News

Burkes named top Farmers of nation

By Daniel Hughes

Jerilderie farmers Peter and Renee Burke are still "shocked" after being named The Weekly Times Coles 2019 Farmers of the Year.

The Burke's attended the award evening on Thursday, February 20 at the Melbourne Cricket Ground with the expectations that they had finished third within the Grain of the Year category.

Much to their surprise and some fortunate last minute planning, the couple were overwhelmed when they were not only selected as Cropping Farmer of the Year but also as the top farmers of the year nation-wide.

“We (Renne and I) had no idea we had one going in to the night, it was an announcement made when we were on stage,” Mr Burke said.

“We nearly didn't go to the awards too given how busy we've been with spraying and taking our children to and from sport.

“We made the decision to go last minute as the accommodation was already paid for with our RSVP and the rest is history.

“You don't see these things coming, you never expect to win the whole event nation-wide, we're just living our best life, doing our own thing.

“We're just Jerilderie/Finley locals and to think we were given the award among so many impressive farms, we still can't believe it.

“We're very proud of what we do and proud to be Australian farmers.”

In the farming year of 2019, the Burkes were able to produce four different crops (rice, oats, barley and straw), accomplishing this with dual season cropping on only a 1281 Ha property.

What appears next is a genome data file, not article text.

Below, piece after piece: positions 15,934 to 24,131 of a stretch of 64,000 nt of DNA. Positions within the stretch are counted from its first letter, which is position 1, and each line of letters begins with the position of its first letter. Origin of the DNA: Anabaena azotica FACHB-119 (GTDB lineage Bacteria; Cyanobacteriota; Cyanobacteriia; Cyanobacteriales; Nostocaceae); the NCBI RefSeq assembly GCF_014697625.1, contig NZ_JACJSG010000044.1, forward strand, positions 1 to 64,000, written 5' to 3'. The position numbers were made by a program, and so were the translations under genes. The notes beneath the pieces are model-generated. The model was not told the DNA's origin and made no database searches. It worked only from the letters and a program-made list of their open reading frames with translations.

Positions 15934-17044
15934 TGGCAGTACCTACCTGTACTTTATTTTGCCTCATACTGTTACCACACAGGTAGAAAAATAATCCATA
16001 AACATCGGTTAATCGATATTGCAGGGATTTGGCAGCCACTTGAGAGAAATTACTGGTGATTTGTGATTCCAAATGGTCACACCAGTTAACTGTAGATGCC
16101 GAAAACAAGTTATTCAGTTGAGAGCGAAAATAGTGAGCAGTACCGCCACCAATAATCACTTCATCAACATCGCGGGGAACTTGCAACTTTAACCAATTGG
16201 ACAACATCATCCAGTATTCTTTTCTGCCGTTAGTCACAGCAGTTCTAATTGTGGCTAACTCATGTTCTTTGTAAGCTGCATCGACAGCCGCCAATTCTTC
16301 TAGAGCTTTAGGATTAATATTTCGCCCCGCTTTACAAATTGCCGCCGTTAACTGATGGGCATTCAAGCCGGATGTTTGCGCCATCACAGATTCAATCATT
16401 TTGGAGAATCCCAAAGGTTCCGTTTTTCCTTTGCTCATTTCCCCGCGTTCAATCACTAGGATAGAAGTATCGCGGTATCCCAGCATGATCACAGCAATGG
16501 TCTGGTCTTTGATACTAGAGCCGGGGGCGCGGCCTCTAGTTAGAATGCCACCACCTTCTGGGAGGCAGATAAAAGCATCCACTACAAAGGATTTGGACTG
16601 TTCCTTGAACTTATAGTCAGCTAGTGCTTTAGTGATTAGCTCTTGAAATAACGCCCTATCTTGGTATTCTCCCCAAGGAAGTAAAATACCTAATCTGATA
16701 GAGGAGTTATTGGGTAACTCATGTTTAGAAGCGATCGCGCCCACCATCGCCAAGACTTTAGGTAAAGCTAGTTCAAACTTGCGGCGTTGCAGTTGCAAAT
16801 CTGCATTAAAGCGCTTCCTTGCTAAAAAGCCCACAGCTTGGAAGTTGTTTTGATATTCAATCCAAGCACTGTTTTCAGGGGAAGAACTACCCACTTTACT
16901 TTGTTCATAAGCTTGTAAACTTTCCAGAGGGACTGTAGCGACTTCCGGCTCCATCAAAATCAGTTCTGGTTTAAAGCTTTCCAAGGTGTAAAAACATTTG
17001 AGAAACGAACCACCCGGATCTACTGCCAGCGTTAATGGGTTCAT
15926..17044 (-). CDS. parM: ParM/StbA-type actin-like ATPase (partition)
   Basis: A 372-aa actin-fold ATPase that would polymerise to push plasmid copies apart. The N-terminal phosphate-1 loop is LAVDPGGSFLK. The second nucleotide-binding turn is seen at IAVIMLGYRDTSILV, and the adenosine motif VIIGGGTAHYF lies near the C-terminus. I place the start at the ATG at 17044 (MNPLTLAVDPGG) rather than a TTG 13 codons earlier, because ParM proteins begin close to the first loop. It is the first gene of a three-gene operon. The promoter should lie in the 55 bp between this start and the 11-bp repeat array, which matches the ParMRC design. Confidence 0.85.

The Burkes are able to achieve this despite the ongoing drought and second straight year of zero water allocation the Southern Riverina has faced.

Mr Burke said that a lot of planning and execution goes in to each season, something they've been doing for more than 20 years on their Jerilderie farm.

“How we address water is back to front, we buy temporary water and do long-term deals which takes the risk out of dealing with the current drought and zero water allocation,” Mr Burke said.

“During the season we tend to have two different crops on the one paddock, we can harvest and two days later be planting the next crop, it takes a lot to accomplish this but we make sure we have the man-power at the time.”

After having their interview earlier in the year, Mr Burke said the results were kept "under wraps quite well" with only the three finalists being announced prior to the event.

“After we answered our questions, the reporter did their article and that was judged by the panel,” Mr Burke said.

“When we got there on the night I read the other articles and said to Renee ‘we're a clear third’, those in our class were very smart and experienced farmers.

“I didn't think we had a chance at winning at all. We're humbled to be considered among the other farmers, it hasn't really sunk in with us yet.”

The Burke's pride themselves on producing everything for Australian companies.

In the 2019 calendar year they grew 13.1 tones per Ha of rice which was sold to SunRice.

Their yield was reported at 33% above the industry average and won them the SunRice Grower of the Year in 2019.

The farm was able to produce a total of 3000 bails of straw which was subsequently sold to an Australian farmer.

They were able to grow oats at 5.1 tones per Ha which was sold to Uncle Tobys to make porridge and their barley at 4.9 tones per Ha and was sold to Nestle to make Milo.

The Australian represented awards had finalists travel from NSW, Queensland, South Australia, Tasmania and Victoria to attend the event.

Category winners were: Dairy of the Year - Mick and Paula Hughes, from Inverloch; Horticulture of the Year - Jason Shields from Plunkett Orchards at Ardmona; Farm Magazine Innovative Farmer of the Year - the Olsen family of Soilkee at Hallora; Sheep of the Year - Duncan and Jess Barber of Meltcalfe.

Each category winner received $5000 with the overall Farmer of the Year collecting a further $10,000.